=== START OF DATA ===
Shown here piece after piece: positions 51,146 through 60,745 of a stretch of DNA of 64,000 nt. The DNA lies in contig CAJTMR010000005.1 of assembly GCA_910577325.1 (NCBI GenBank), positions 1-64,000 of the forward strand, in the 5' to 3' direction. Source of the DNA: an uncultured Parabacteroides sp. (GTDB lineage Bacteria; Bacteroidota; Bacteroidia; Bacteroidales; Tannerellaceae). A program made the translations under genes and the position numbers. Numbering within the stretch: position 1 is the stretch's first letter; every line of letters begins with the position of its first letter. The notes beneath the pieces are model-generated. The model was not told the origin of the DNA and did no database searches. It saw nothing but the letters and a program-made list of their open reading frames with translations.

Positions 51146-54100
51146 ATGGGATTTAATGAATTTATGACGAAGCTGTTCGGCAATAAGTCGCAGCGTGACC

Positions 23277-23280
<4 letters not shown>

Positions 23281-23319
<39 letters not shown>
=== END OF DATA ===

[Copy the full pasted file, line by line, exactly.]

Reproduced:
Shown here piece after piece: positions 51,146 through 60,745 of a stretch of DNA of 64,000 nt. The DNA lies in contig CAJTMR010000005.1 of assembly GCA_910577325.1 (NCBI GenBank), positions 1-64,000 of the forward strand, in the 5' to 3' direction. Source of the DNA: an uncultured Parabacteroides sp. (GTDB lineage Bacteria; Bacteroidota; Bacteroidia; Bacteroidales; Tannerellaceae). A program made the translations under genes and the position numbers. Numbering within the stretch: position 1 is the stretch's first letter; every line of letters begins with the position of its first letter. The notes beneath the pieces are model-generated. The model was not told the origin of the DNA and did no database searches. It saw nothing but the letters and a program-made list of their open reading frames with translations.

Positions 51146-54100
51146 ATGGGATTTAATGAATTTATGACGAAGCTGTTCGGCAATAAGTCGCAGCGTGACC

Positions 23277-23280
<4 letters not shown>

Positions 23281-23319
<39 letters not shown>